All Together Now: Beer Choir Unites Drinkers in Song
With the help of brave drinkers across the country and, in September, a major signal boost from Minneapolis Public Radio, composer Michael Engelhardt and an organization called Beer Choir are reviving the historic link between beer and singing—the drink and the music of the people, respectively. Engelhardt began Beer Choir at an event in St. Louis, Mo., in 2015 with the modest goal of combining his passion for beer and choir. But thanks to an all-are-welcome mentality and a free “hymnal” of 21 songs—including untouched originals up to 400 years old and classics rewritten with jaunty beer lyrics—he and a merry band of vocal enthusiasts have tapped into something deeper and broader than expected.
“It’s become more and more about building community and social connectivity,” says Engelhardt. “There’s this sort of sneaky meaningful angle where once you’re in public singing, friends and strangers alike, there is this camaraderie that maybe you don’t get from a sports bar watching a team play. Everyone’s contributing.”
There are now 25 active chapters nationwide, from the Seattle area to Phoenix and Long Island. In fact, online applications to start new ones have been suspended since Engelhardt and Adam Reinwald, the national director of chapters and events, were reviewing a backlog of 125 in August. An initially relaxed attitude to chapter creation has already matured to a more thoughtful process, with a packet of best practices guiding new leaders to repeatable local success. At the moment, the organization recommends quarterly events, though one of the newest chapters, Memphis, drew 55 participants at its launch in June, saw closer to 90 the next month, and expected at least 100 for Wiseacre Brewing’s outdoor Oktoberfest celebration in late September. July’s host brewery, Memphis Made, stayed open two extra hours for Beer Choir and was awed by the experience—and the sales.
“It was crazy. Everyone sang, and every one of them drank. It tripled our business,” says taproom manager Vanessa Flohr. She absolutely expects to host the group again. “I just sat there and was amazed. The acoustics made some people’s voices sound like I was at the opera.”
With singing, “you are the instrument; that’s a truly universal thing,” says Reinwald, who also runs the Twin Cities chapter with co-leader Paul Wilson. “When you sing next to somebody, it actually changes your body: You start to breathe together. Then you’re having a beer at the same time, clinking glasses, and doing something you may not have the chance to do in a busy work week.”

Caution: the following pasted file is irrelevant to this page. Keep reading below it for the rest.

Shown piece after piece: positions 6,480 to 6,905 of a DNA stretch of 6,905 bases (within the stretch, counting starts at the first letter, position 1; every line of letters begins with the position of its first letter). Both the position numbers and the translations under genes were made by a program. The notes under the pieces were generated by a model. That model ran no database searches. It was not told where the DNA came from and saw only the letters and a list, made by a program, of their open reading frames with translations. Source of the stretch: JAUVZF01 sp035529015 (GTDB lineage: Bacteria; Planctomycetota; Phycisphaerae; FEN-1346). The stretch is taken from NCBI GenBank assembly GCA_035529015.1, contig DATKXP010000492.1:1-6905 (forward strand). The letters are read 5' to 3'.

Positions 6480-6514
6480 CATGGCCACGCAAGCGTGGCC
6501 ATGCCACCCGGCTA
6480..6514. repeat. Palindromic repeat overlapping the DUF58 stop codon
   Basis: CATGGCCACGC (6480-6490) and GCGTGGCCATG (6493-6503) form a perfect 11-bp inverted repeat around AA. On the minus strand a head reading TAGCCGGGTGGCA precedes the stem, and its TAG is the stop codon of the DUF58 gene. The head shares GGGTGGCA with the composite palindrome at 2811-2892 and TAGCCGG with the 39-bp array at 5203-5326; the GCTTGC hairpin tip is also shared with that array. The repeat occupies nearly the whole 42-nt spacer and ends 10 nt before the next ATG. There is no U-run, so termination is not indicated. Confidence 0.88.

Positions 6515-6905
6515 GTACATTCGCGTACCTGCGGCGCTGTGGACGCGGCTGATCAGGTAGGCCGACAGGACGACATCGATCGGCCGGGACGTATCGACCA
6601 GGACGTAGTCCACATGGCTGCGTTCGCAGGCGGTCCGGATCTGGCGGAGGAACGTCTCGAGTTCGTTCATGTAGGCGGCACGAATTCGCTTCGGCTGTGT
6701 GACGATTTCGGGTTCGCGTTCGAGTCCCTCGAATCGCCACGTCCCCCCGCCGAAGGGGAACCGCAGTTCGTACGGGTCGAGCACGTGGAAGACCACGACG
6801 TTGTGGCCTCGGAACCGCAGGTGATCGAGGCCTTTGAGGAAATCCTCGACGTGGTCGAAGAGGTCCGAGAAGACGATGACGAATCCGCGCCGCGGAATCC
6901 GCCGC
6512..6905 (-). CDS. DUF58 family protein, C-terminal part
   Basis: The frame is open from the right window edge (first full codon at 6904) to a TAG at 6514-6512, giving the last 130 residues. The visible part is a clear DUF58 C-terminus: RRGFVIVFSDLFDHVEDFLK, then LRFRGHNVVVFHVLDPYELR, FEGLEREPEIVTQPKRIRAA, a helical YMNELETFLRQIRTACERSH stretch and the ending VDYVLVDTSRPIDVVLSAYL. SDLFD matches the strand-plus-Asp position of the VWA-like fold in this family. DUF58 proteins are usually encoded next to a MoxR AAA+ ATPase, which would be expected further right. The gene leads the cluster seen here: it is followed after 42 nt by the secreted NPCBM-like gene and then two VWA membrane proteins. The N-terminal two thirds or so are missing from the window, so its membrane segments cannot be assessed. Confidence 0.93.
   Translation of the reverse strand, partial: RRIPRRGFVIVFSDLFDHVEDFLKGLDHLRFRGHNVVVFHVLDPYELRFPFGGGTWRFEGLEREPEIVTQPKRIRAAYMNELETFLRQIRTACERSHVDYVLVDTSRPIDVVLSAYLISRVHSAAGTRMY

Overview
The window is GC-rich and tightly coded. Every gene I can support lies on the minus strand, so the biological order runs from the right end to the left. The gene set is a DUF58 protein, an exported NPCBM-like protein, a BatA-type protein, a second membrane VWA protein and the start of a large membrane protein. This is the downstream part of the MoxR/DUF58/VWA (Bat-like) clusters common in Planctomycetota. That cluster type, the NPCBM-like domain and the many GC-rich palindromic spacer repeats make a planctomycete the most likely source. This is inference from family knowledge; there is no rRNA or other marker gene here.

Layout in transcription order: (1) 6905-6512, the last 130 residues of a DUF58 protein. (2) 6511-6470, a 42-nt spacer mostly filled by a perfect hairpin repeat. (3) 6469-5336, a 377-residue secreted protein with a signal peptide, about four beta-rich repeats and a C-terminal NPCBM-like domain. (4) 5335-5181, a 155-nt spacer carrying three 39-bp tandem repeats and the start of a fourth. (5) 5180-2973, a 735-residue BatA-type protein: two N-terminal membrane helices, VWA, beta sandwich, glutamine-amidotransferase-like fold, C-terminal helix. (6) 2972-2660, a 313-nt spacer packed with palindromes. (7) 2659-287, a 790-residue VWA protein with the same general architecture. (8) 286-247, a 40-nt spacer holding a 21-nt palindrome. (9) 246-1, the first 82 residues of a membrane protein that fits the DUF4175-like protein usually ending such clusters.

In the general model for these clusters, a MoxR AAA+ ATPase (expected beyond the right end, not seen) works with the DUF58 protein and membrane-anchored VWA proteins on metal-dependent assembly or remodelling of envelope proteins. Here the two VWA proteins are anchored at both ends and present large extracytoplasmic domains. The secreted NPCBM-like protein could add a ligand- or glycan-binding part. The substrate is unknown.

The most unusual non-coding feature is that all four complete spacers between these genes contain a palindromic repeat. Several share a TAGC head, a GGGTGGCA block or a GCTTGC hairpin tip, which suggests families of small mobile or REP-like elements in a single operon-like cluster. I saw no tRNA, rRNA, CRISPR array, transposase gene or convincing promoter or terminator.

The Twin Cities chapter held its first event last January, expecting 50 to 100 friends. Instead, over the course of three hours, 550 people moved through the beer hall at St. Paul’s Summit Brewing Company, which only holds 250 individuals at a time. People lined up outside, braving the Minnesota winter for a second sitting.
After such a huge start, the Twin Cities chapter (currently the group’s largest) kept its momentum, drawing hundreds more in April. At a third event this summer, Reinwald tried to suppress numbers by gathering on a Thursday night instead of the weekend, but still attracted 350 revelers. The major struggle has been finding venues big enough for everyone who shows up. So, citing the trusty “go big or go home” adage, the chapter teamed up with Minneapolis Public Radio (MPR) to host a real barn-burner in September to coincide with Oktoberfest, a natural fit given the boisterous musical nature of that traditional German celebration.
This time, Beer Choir was at Summit’s outdoor events venue, where Reinwald was hoping for 1,000 attendees. A $15 ticket fee facilitated the bigger space and granted access to special musical guests and new beer releases from the host brewery. Partnerships like this should serve as a pilot program for other chapters, says Engelhardt. “We’re not just looking to them to help us, we want to help them. For the brewery, we want to bring in more patrons, create more regular customers, and make their space be a vital community space. For media partners, we’ve got a demographic they’re really seeking.”
Engelhardt is referring to the coveted 25 to 35 age range, Beer Choir’s main demographic, and 35 to 45, its second biggest pool of participants. According to him, these are young professionals looking for meaningful things to do with their time and money, a particularly attractive audience to listener-supported radio stations like MPR. “We believe in so much of what public programming has to offer, championing the arts,” he says.
Alongside more media partnerships, Engelhardt’s list of goals includes a more robust hymnal, international Beer Choir tours, destination conferences (perhaps alongside major beer events like the Great American Beer Fest), and thriving chapters in the top 20 beer cities. “We dovetail with cities [that] are really supporting their local artisans, small businesses, and fine arts,” he says. Reinwald estimates that 5,000 people in the US have already attended Beer Choir events, a number that could double by mid-2018.
Fifteen new chapters—including Portland, Ore., and Canada’s first entry, Winnipeg—are expected to launch by the end of 2017. You know what that means: Warm up your pipes, because Beer Choir is rolling out the barrel in a city near you.